The economic mess created and accumulated over the past ten years has tied the economy within the fetters of Rs. 28000 unsustainable public debt, $ 18 billion current account deficit; decline in the Foreign Direct Investment (FDI), chronic crisis in agriculture and manufacturing sectors, huge losses in public sector corporations, rampant corruption, money laundering and rampant tax evasion.
The international lending organisations like the World Bank and International Monetary Fund have been persistently emphasizing on genuine structural reforms rather than cosmetic ones to correct the macroeconomic imbalances. But the obduracy prevailed and sane advice was either ignored or rejected contemptuously. Instead the false mantra of prosperity and investment heaven was all along sung by the pseudo-economic wizard former planning minister Ahsan Iqbal.
Now the World Bank has pegged its future financial support to Pakistan with putting in place a viable economic plan that could provide solution to the decade old structural problems, which are hemorrhaging the $ 313 billion economy. In his first visit to Pakistan, the Vice President of the World Bank for South Asia Region Hastwig Schafer, outlined the actions that Islamabad needs to undertake in return for the Washington based lender’s future budgetary support. He met the Finance Minister Asad Umar and discussed the current economic crisis and actions need to overcome it put Pakistan’s economy on the sustainable growth path.
Schafer assured World Bank’s continued support to Pakistan through a range of financial institutions once the government has worked out its economic turnaround strategy by the end of September. The international lender has suspended its budgetary support to Pakistan after Nawaz Sharif government hit-man finance minister Ishaq Dar deliberately let the economic situation to deteriorate to the verge of default. It was because if insanity perpetuated in the finance ministry by ‘Darnomics and disastrous recipes of the now retired finance secretary Dr. Waqar Masood that for the last three years, World Bank’s loans disbursement to Pakistan declined, deceasing from $1.5 billion in 2016 to $ 769.5 billion in 2018. Pakistan’s gross external financing needs are estimated to be in the range of $ 26 to 28 billion with a financing gap of $ 12 billion.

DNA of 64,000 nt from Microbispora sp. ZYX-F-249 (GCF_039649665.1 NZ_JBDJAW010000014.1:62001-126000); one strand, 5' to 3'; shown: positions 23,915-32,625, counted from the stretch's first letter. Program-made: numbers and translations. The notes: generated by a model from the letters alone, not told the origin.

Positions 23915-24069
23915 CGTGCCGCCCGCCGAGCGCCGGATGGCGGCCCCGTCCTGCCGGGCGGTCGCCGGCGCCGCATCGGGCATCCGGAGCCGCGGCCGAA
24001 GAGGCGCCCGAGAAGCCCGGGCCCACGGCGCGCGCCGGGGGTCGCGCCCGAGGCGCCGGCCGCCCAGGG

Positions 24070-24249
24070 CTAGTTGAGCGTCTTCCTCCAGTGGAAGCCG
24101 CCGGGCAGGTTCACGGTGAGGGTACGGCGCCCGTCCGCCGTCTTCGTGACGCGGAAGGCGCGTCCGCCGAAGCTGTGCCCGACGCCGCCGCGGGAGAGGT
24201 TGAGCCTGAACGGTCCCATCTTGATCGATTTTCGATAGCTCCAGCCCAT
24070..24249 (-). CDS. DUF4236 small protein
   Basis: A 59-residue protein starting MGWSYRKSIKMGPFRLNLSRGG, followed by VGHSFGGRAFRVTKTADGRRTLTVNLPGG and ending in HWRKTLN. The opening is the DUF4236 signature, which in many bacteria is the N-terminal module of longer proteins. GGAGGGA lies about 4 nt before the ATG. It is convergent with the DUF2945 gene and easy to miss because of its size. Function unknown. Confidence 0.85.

The same concerns have been articulated by Pakistan Busin4ess Council in a letter to finance minister, urging him to unite the country behind “Make Pakistan drive’ to improve the economy. The PBC has also sent a 20 points plan to the finance minister to improve the general business environment, while extending its unflinching support for the challenging task of Pakistan’s deteriorating economy.
PBC CEO Ehsan Malik said that ‘Make Pakistan campaign’ would help create jobs, promote value added exports, encourage imports substitutions and broaden the tax base. The PBC has recommended to the new government to use the limited window of positive sentiments and goodwill to implement the fundamental reforms. The representative group of trade bodies has advised the finance Minister to opt for short term measures to overcome the prevailing economic and financial crisis. It has emphasised the much needed fiscal discipline and rigour to economic management.
The last PML-N government hectically pursued anti-manufacturing and pro-import policies to convert the status of Pakistan from exporting country into a trading nation. The Free trade Agreement with China, providing zero duty on 35 tariff lines, and Preferential trade Agreement with Indonesia accounts for the bulk of foreign trade deficit. That is why trade bodies have demanded for renegotiating FTA with China.
The electricity and gas tariffs in Pakistan are the highest in the world because of shady agreements with private power producers, default of electricity bills worth Rs. 850 billion and Rs.1.14 trillion circular debt. The proposals of PBC for announcing regionally competitive tariffs of energy inputs and reviewing the power sector agreements, privatizing power distribution companies, addressing the issues of transmission and distribution losses, off-grid renewable solutions, increasing the rate of withholding tax on non-filers twice as the rate of tax on filers are worth consideration. Moreover the suggestion to take out the state owned corporation, incurring losses of Rs. 1100billion, from line ministries, handing over their management to boards of professionals, their restructuring and privitisation of those entities which cannot be revived and made profitable are perfectly in order. Hopefully, the finance minster will seek the advice and cooperation of business community to steer the country out of economic crisis.